We now turn our attention to the last words of Jesus. Jesus crying out in a loud voice – “Father into thy hands I commit my spirit – and then Jesus breathed his last.” These words echo the psalmist in psalm 31 where it says Into your hands, I commit my spirit. The only real difference between the psalm and what Jesus says is that Jesus begins by addressing his words to God as his Father. This indicates his unique intimacy and loving relationship with our Father God.

In the different translations of the Bible we have today, the verb given in Jesus final words in Luke’s gospel differs. Some translations use commit –  like the version we read today where as some use commend, others use entrust. Let’s explore what Jesus meant by this phrase by exploring the fullness of the meaning that these different verbs give to us.

So starting with commit. Jesus cries out in a loud voice – Father, into your hands, I commit my spirit. To commit means to give entirely to a specific person, activity, or cause;  To make an investment through performing an act. In this case Jesus gave entirely of himself to make a new relationship between God and all people. He gave without resistance, he gave completely. His investment was with his pain and suffering, and ultimately his investment was his life. The act he was performing was to die out of love and compassion for all people.  Not to die quickly or peacefully, but to die a long lingering and painful death. Jesus’ commitment speaks to us of our commitment to God. In our hearts as we say today once again – Father, into your hands we commit ourselves, our bodies and our spirits. Are we ready to give entirely, completely to God as Jesus did? To invest in God’s plan for our lives and to live our lives, performing the acts that God wants of us.

Let’s move on now to considering what Jesus words mean if the verb is not commit but commend. Father, into your hands, I commend my spirit. To commend means express approval of or express a good opinion of; To represent as worthy, qualified, or desirable or present as worthy of regard, kindness, or confidence. In all of this, it means to endorse or recommend. In this case Jesus using the verb commend is endorsing that God’s way is best (irrespective of the personal cost to him). His love of the Father is not just worthy of regard or desirable or a source of confidence, but the essence that flows through his body and his reason for being and his reason for dying. Jesus, commending his spirit to God speaks to us at the very core or essence of our beings. In our hearts as we say afresh this day – Father, into your hands we commend ourselves, our bodies and our spirits. Are we ready to wholly and completely endorse that God’s way is best for us? To express that by our confidence and trusting response to God’s working through our lives. Is this evidenced in our actions?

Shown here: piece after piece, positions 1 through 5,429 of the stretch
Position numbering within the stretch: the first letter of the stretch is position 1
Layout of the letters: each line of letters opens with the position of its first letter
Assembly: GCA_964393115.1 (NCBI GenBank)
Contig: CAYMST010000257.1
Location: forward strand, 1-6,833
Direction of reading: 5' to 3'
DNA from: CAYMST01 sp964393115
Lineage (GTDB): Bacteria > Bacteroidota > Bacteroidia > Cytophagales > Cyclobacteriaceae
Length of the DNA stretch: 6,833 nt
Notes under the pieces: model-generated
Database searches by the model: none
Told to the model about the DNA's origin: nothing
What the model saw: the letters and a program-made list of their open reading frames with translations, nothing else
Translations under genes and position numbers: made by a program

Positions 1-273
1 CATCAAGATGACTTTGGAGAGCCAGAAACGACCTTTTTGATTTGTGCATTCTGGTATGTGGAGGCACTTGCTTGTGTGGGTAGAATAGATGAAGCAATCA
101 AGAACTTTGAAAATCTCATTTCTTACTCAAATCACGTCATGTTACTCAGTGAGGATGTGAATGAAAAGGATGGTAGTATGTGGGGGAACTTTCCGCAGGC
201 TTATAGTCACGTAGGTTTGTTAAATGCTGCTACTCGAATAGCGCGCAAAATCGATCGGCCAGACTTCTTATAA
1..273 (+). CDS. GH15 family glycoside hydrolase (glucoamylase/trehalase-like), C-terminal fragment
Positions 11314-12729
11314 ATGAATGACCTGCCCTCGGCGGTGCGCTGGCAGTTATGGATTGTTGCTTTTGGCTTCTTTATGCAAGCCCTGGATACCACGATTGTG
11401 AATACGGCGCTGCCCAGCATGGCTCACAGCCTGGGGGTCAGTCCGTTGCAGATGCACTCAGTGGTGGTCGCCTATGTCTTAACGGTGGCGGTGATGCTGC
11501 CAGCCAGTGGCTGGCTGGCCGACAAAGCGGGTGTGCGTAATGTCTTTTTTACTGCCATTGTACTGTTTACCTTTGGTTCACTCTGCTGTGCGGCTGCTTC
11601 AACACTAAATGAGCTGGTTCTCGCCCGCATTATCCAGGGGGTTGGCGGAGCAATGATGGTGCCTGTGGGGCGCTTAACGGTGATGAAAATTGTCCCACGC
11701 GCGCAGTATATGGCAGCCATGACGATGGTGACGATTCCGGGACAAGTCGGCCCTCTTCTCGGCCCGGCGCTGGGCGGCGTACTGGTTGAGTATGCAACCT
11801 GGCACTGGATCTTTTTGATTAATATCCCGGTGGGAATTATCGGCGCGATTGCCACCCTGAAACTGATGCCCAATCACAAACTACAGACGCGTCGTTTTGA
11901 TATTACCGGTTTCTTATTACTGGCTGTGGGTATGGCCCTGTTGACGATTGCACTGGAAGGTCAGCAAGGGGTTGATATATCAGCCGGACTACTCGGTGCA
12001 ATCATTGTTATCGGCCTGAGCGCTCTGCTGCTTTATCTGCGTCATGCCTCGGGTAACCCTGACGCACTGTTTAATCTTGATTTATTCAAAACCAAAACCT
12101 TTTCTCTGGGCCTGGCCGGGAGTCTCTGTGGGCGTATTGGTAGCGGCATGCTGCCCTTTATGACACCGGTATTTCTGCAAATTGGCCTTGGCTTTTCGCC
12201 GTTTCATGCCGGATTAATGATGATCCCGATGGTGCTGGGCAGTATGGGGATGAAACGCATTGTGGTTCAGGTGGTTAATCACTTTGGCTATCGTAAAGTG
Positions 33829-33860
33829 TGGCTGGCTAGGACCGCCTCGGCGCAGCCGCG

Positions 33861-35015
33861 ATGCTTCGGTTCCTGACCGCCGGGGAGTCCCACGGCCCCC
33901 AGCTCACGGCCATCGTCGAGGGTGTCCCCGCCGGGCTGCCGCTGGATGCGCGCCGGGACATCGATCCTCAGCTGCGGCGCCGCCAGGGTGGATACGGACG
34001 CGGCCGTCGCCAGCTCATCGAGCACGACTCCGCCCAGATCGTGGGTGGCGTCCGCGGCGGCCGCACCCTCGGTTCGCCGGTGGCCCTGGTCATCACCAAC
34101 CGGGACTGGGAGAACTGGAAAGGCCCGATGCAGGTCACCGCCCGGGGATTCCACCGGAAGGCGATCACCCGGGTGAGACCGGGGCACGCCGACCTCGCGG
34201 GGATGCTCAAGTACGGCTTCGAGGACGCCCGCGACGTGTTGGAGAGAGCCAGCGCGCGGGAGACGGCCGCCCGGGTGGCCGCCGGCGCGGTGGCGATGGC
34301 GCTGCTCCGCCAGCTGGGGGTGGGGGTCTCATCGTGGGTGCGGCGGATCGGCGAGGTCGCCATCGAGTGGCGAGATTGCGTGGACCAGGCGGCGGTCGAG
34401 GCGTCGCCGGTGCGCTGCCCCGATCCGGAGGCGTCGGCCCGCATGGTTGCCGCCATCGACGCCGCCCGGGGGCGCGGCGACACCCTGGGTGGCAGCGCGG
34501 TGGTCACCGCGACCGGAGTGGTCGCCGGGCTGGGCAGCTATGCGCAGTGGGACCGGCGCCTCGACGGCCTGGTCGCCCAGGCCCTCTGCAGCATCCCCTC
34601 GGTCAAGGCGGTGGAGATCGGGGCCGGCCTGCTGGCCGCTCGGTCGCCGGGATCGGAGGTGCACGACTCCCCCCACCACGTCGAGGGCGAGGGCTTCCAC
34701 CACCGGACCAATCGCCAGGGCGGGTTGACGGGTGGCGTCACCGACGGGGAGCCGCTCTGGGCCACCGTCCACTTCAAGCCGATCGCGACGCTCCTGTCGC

Let’s move on now to considering what Jesus words mean if the verb is not commit or commend but entrust. So his final words from the cross go – Father, into your hands, I entrust my spirit. To entrust means to confer a trust upon or to be put into the care or protection of someone. In this case, Jesus is entrusting his spirit to God. This shows us that Jesus is aware that his actions – his suffering and death on the cross are ultimately placing him back into the care and protection of his loving heavenly father God. There is a sense in which Jesus is not just entrusting his spirit as he dies, but that he is entrusting the spirits of all the human race into God’s care and protection on that first Good Friday. Jesus, entrusting his spirit to God speaks to us again at the very heart of all that we are as we say afresh this day – Father, into your hands we entrust ourselves, our bodies and our spirits. Are we aware of how much we are in God’s hands? How he loves us and cares for us?  A love brought for us by Jesus, sacrificing his life and entrusting his spirit to God.

Today of all days we remember all the horrors of the cross and yet also all that it achieved. Above all we thank you for Jesus. Father, into your hands we commit, we commend and we entrust our whole beings, body and spirit. Let us pray and reflect in the silence.

New Revised Standard Version Bible: Anglicised Edition, copyright © 1989, 1995